Leavenworth is one of those PNW gems that is lovely all year. In winter, you get all the festivities of the holidays (plus beautiful snow and skiing!). In the spring, the Cascades are alive with wildflowers and it’s the perfect time for white water rafting. In summer, there’s glorious mountain biking and hiking trails and paddleboarding on Lake Wenatchee. But fall is special. The displays of gold and yellow almost seem technicolor, and the whole Bavarian village feels like it’s wrapped in warmth. But of course...the real highlight of the fall is Oktoberfest. 

Why it’s great: Leavenworth is a fantastic starting point to dozens of trails throughout the Cascades that will allow you to see even more of fall’s glory. Some of the autumn vistas that are easily accessible from Leavenworth are: Lake Wenatchee, Apple Capital Loop Trail, and Tumwater Canyon. 

When to go: Mid-October (note: Oktoberfest is usually on the first, second and third weekends of October) 

What to know: Leavenworth can be extremely busy in October because of Oktoberfest. Be sure to check the city’s event page and know what you’re getting into before you go. If you plan on dining or staying in the town, be sure to make reservations in advance if you can.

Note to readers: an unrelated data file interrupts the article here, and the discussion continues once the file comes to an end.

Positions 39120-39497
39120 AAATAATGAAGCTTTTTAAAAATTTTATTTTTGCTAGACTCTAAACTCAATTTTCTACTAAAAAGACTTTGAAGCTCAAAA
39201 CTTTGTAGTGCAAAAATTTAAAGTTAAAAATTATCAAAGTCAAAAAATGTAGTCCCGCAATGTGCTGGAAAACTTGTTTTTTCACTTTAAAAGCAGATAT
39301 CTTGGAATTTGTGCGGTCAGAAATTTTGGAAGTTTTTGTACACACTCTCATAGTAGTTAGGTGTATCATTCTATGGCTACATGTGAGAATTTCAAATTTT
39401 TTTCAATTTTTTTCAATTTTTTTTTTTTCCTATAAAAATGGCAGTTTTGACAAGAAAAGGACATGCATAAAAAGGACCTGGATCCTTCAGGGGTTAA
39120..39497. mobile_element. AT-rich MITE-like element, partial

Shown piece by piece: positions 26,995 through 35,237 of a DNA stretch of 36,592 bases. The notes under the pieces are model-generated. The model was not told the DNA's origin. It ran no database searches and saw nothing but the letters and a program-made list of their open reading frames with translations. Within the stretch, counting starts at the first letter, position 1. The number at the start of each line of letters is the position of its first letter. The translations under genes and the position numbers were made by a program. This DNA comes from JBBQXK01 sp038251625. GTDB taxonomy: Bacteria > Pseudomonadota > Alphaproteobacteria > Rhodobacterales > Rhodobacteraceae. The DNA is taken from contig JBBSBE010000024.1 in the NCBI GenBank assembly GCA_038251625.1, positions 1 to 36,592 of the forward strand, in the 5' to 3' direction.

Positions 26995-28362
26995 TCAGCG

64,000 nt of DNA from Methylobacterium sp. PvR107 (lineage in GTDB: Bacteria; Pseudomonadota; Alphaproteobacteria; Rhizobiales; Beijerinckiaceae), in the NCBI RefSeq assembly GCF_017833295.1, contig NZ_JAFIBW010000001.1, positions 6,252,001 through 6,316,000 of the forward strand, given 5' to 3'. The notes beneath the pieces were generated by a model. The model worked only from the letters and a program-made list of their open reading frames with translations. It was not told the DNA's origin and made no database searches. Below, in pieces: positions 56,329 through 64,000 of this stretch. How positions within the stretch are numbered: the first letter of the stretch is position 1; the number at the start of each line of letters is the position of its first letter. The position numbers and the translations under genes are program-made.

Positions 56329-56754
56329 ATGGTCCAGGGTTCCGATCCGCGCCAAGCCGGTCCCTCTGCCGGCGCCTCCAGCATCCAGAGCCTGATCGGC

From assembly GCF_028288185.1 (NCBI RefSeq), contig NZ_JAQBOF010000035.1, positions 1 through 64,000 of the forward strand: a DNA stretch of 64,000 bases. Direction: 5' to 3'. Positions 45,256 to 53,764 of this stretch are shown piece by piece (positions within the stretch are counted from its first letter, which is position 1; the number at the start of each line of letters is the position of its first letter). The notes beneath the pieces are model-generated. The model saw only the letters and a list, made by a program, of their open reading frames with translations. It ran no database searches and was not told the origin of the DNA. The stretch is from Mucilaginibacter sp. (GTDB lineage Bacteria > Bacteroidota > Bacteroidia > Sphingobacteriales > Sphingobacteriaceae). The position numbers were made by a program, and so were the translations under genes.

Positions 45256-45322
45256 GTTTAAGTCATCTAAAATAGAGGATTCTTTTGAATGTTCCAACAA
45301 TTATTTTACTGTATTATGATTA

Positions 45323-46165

Green Bluff Growers 

Spokane, Wash. 


Green Bluff is a collection of family-owned farms about 15 minutes north of Spokane. Depending on the time of year, it offers the opportunity to “U-pick” cherries, peaches, apples, strawberries, pumpkins and other squash, and even Christmas trees! During the fall, it’s known as one of the best places in Spokane to take family photos and is basically a pumpkin patcher’s paradise. 

Why it’s great: With so many different farms, there’s something for everyone (not to mention some of the best colors of the year!). Each farm offers something different, from U-pick pumpkins to pony rides to eating and drinking experiences. For all of the things Green Bluff has to offer, visit Green Bluff Growers – Spokane, Washington 

When to go: Fall festivities are offered during the whole month of October. 

What to know: If you’re looking for a quintessential fall experience at Green Bluff, you’ll want to check out Beck’s Harvest House (for this, you’ll want to reserve parking in advance), Siemer’s Farms, and Hidden Acres. 

For an interactive map of fall foliage color predictions across the country based on date, click here. It gives you a great idea of what to expect (and in what area) depending on the week.